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Dec 21, 2012

Floweret Christmas Wreath

This has been a very busy pre-holiday week but I am proud to have squeezed in my Christmas Wreath! I couldn't have done it without the loving help of my husband, who diligently cut leaves and flowers while I sewed them. This project was very fun to make, as each completed piece of the puzzle made me jump with enthusiasm and kept me going. I have a small door, so I made a small wreath, but you can adapt the design to whatever size you want, with bigger pieces, more flowers, you choose it!

For this wreath you will need:
  • green and red felt (match your colors to look "Christmasy");
  • batting (quilt stuffing)
  • green and red embroidery thread
  • 3 medium size buttons (I used equal buttons, but I kind of wish I had a variety)
  • cardboard (anything you find lying around roughly the size of your wreath)
  • hot glue gun (I have the cheapest glue gun ever, but it works!)
  • zigzag scissors (I love my new Fiskar scissors and I highly recommend them if you are looking to get a pair)
  • regular scissors
  • x-acto knife (to make it easier on your hand)
  • wired ribbon (your choice of pattern)
First, cut 9 sets of leaves on the green felt using your zigzag scissors. To cut both sides simultaneously, making sure they match, I used a technique I found at Wee Folk Art's Blog and it worked pretty well. The back pieces got a little fuzzy when I peeled off the tape, but nothing that a little trimming couldn't resolve and it saved a lot of time.

Then, do the same thing for your flowers, but with regular scissors. Each flower has two layers of different sizes to make it more 3-dimensional. I chose to make 1 big flower and 2 smaller flowers.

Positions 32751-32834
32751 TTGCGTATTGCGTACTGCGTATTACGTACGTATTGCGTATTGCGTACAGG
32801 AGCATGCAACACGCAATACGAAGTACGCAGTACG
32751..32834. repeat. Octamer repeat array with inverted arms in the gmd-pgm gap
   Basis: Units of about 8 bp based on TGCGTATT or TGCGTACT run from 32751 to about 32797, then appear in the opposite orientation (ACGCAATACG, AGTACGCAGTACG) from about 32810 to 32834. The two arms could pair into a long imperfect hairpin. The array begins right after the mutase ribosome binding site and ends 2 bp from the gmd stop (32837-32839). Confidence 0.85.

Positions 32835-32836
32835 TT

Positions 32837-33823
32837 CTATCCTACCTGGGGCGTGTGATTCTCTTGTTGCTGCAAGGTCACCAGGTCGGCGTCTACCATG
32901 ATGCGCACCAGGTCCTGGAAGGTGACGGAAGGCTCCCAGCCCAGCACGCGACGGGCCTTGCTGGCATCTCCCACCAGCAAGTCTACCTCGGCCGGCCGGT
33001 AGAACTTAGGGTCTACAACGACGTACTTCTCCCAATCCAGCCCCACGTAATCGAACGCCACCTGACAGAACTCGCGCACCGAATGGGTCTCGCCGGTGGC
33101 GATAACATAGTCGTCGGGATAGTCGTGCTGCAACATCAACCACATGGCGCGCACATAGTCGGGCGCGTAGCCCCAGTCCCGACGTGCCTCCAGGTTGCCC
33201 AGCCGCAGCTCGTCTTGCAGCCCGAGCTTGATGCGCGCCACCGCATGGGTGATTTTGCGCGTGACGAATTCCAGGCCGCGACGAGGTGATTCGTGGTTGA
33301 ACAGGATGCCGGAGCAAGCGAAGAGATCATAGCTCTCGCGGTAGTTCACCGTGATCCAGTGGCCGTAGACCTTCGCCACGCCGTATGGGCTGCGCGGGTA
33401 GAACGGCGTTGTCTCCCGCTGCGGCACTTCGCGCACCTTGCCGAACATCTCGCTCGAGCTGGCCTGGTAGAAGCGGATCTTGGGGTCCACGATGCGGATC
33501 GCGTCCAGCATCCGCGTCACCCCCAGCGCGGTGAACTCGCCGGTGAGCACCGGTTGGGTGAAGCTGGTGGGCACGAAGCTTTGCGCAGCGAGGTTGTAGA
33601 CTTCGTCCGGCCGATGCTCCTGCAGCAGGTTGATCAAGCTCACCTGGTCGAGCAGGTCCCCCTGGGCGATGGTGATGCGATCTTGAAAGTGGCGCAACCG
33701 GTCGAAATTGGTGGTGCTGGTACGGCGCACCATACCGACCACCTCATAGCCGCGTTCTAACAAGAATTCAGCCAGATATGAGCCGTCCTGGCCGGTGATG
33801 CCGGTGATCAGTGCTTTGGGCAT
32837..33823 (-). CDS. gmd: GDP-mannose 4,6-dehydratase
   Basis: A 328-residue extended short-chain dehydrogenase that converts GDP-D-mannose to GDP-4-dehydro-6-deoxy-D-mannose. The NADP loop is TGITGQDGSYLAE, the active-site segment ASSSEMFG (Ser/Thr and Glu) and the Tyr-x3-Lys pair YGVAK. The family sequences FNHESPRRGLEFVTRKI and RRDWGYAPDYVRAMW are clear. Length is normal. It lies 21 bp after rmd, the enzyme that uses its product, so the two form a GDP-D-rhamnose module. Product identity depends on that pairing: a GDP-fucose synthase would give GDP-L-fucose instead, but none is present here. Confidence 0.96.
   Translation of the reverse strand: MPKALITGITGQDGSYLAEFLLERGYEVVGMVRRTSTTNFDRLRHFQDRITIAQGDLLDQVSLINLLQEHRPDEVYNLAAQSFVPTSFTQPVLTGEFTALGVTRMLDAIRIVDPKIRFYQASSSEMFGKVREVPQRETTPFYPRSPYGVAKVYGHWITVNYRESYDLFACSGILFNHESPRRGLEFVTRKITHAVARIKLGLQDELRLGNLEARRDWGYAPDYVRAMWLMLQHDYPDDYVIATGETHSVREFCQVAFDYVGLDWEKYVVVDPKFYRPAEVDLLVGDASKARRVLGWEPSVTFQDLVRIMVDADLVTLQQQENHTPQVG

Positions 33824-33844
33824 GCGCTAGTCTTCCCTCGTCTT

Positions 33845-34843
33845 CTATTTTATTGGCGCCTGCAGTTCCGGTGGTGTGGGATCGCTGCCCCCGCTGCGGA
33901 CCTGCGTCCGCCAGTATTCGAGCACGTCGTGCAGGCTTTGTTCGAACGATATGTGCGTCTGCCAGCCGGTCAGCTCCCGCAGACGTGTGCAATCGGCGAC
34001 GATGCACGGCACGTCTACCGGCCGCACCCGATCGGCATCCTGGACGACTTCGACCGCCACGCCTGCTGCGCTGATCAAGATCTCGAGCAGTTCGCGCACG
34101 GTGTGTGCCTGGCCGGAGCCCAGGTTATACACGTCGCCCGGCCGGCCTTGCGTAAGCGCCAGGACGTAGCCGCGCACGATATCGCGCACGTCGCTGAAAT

Once you have all your pieces cut out, you can start sewing with the embroidery thread. I used 2 threads for thickness. For the leaves, first sew running stitches down the middle, lengthwise, from one end to the other and through both pieces. To close the pieces together, use simple whip stitches. Remember to leave an opening to stuff the piece with batting before closing it completely. For the flowers, join the two layers together by sewing the button through them. Sew it tight to get that 3-dimensional effect.

Now it's time to assemble the puzzle! You'll need a somewhat hard ring to serve as a base. I used cardboard from a package I received this week and it worked pretty well. I drew a 12'' diameter ring and cut it with an x-acto knife. I started using scissors, but the cardboard was a bit too hard and made it difficult. I also recommend that you make your ring no wider than 2 inches, to allow it to completely hide behind your felt pieces. Assemble the pieces on top of your ring to get an idea of the spacing between them. Once you are satisfied with how the wreath looks, it's time for the hot glue gun action! No need for too much glue... you can always go back and reinforce it if needed. Glue the leaves first and then the flowers.

Lastly, pick a beautiful wired ribbon and make a nice bow. I chose a simple faux bow, but you can play with it and choose what you think looks best on your wreath.

Now your wreath is ready to be enjoyed by you, but mostly by your neighbors!

Very Happy Holidays!

1 comment:

  1. Gostei muito do seu site ! Seu pai faz a maior propaganda, como um bom Pai Coruja ! parabéns ! Beijo.